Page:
There are three reasons rabbis give for homosexuality being prohibited in Jewish law:
- It is a defiance of gender anatomy, which is unlike God's intention of procreation and sexual activity
- The sexual arousal involved results in a vain emission of semen
- It may lead a man to abandon his family
There is no explicit prohibition in the Torah against lesbianism; however Jewish law prohibits it, under the category of "the activities of (ancient) Egypt (see Lev. 18:3)". However, it is not considered adultery, and does not prohibit the woman to a kohen.
Reform Judaism interprets Leviticus 18:22 as forbidding men from using sex as a form of ownership over men. Reform Jewish authors have revisited the Leviticus text and ask why the text mentions that one should not lie with a man “as with a woman.” If it is to be assumed that the Torah does not waste words, the authors ask why the Torah includes this extra clause. Most Reform Jews suggest that since intercourse involved possession (one of the ways in which a man ‘acquired’ a wife was to have intercourse with her), similar to the Christian theology of using sex to 'consummate' a marriage, it was abhorrent that a man might acquire another man – it is not the act of homosexual intercourse itself which is abhorrent, but using this act to acquire another man and therefore confuse the gender boundary. 
Rather than being seen as merely a literary device to quickly describe the populating of the earth, the biblical instruction to go forth and multiply was interpreted by the classical rabbis to mean that it was the duty of every male Jew to marry as soon as possible. Several Talmudic rabbis urged that children should be married as soon as they had reached the average age of puberty, which was deemed to occur at 14 years of age; however, it was also strictly forbidden, by classical rabbinical literature, for parents to allow their children to marry before the children had reached this age. Despite the young threshold for marriage, marriages with a large age gap between the spouses (eg. between a young man and an old woman) were thoroughly opposed by the classical rabbis
The classical rabbis saw 18 as the ideal age to become married, and anyone unmarried after the age of twenty was said to have been cursed by God; rabbinical courts frequently tried to compel an individual to marry, if they had passed the age of twenty without marriage. Nevertheless, the classical rabbis viewed study of the Torah as a valid reason for remaining unmarried, although they were only rarely willing to regard life-long celibacy favourably. Since the classical rabbis viewed marriage as a duty deriving from the instruction to go forth and multiply, they also believed that the duty to marry ended once the husband had fathered both a son and a daughter; despite this, they also argued that no man should live without a wife even after he has several children.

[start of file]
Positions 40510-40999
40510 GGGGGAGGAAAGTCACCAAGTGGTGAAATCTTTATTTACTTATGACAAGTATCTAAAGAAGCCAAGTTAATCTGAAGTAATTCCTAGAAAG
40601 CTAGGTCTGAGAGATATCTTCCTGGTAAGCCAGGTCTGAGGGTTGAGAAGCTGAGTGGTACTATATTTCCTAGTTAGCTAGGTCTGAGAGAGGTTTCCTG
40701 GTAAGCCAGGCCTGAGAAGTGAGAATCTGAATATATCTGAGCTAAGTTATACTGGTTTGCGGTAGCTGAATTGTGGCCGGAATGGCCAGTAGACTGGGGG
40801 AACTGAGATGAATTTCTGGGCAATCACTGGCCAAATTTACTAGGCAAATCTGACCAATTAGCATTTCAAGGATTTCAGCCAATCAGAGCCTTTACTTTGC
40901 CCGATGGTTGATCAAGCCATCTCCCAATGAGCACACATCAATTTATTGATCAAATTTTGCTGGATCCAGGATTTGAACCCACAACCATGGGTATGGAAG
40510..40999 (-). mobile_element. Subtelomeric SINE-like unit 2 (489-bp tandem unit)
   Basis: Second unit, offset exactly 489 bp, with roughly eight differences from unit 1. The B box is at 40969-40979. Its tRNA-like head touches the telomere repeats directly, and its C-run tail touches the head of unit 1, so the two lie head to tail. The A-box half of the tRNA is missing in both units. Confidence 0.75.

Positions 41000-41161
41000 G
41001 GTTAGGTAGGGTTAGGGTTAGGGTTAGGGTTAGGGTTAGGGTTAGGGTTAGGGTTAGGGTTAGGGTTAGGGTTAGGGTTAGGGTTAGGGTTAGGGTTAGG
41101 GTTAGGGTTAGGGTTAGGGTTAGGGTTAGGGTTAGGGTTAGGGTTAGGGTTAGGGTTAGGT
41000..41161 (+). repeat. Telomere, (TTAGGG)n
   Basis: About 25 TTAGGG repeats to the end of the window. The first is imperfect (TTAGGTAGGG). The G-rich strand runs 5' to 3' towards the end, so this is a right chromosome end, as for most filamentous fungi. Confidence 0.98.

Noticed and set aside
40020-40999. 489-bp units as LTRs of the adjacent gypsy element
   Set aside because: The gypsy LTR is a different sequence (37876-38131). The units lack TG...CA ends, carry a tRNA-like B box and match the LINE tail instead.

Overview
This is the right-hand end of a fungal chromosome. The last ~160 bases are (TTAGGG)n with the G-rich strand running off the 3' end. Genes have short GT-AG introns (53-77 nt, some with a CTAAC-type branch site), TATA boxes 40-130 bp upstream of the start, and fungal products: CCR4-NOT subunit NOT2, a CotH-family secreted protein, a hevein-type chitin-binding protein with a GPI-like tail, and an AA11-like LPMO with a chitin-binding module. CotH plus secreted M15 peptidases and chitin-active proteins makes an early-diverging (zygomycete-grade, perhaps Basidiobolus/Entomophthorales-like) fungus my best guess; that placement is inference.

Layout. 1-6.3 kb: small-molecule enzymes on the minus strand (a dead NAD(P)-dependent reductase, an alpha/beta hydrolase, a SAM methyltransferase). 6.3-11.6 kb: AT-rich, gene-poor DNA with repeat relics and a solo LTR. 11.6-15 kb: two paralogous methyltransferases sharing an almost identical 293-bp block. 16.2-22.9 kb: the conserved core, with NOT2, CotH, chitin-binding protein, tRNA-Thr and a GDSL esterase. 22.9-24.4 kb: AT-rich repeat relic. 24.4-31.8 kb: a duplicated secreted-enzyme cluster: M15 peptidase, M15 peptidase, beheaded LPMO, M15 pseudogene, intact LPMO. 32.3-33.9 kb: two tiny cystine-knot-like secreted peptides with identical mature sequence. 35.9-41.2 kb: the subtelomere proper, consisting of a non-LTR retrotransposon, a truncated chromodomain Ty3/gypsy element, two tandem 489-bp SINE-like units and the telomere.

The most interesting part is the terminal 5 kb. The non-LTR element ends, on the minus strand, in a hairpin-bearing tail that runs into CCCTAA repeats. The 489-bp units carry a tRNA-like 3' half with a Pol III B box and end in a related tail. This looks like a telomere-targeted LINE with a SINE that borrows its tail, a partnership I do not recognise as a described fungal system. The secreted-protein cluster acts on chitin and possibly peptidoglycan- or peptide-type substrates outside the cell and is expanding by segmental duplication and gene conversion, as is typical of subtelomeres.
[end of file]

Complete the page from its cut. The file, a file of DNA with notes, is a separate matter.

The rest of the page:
Ability to give consent
Children, however, were not regarded as old enough to make an informed decision, and so could not consent to marriage themselves, although marriage to a female child was still permissable if her father consented, whether she agreed to it or not; if the father was dead, such consent could be given by her mother, or her brothers, but in this latter case the girl could annul the marriage when she reached the "standard" age of puberty (12), if she wished.
The mentally handicapped, and deaf-mutes, were also regarded, by traditional Jewish law, as being unable to give their consent; indeed, marriage to such people was forbidden. However, the rabbis allowed deaf-mutes to marry each other.
- ↑ 1.0 1.1 1.2 Eisenberg 2005, p. 324.
- ↑ Kiddushin 68b
- ↑ Yadayim 4:4
- ↑ Rabbi Joseph Karo, Shulchan Aruch, III:4:10 and commentaries, Habahir edition, Leshem publishers
- ↑ Yebamot, 4:13
- ↑ 9.0 9.1 9.2 9.3 9.4 9.5 9.6 9.7 9.8 9.9 Jewish Encyclopedia, Marriage Laws
- ↑ Maimonidies, Mishneh Torah, Sanctity, Laws of Sexual Prohibitions, 15:7-8
- ↑ Jacob ben Asher, Eben ha-'Ezer, 5
- ↑ King James Version, it is verse 14 instead) (in the
- ↑ Ketubot 22a
- ↑ Ketubot 27a
- ↑ Yebamot 24a
- ↑ Eisenberg 2005, p. 327.
- ↑ Eisenberg 2005, p. 325
- ↑ Rabbi Joseph Karo, Shulchan Aruch, III:20:2
- ↑ Beit Sh'muel, ad. loc. based on Maimonidies
- ↑ http://www.reformjudaism.org.uk/a-to-z-of-reform-judaism/contemporary-issues/homosexuality.html
- ↑ 22.0 22.1 Maimonides, Minyan haMitzvot, 212
- ↑ 23.0 23.1 Sanhedrin 76b
- ↑ Yebamot 44a
- ↑ Sanhedrin 76a
- ↑ Pirkei Abot 5:24
- ↑ Kiddushin 29b
- ↑ Yebamot 63b
- ↑ 29.0 29.1 Yebamot 61a
- Lamm, Maurice (1 January 1991) (in English), The Jewish Way in Love and Marriage, Jonathan David Publishers, Inc., ISBN 0824603532
- Eisenberg, Ronald (2005), The 613 Mitzvot: A Contemporary Guide to the Commandments of Judaism, Schreiber Publishing, ISBN 0884003035, http://books.google.com/books?id=maeV2EG_eZMC&dq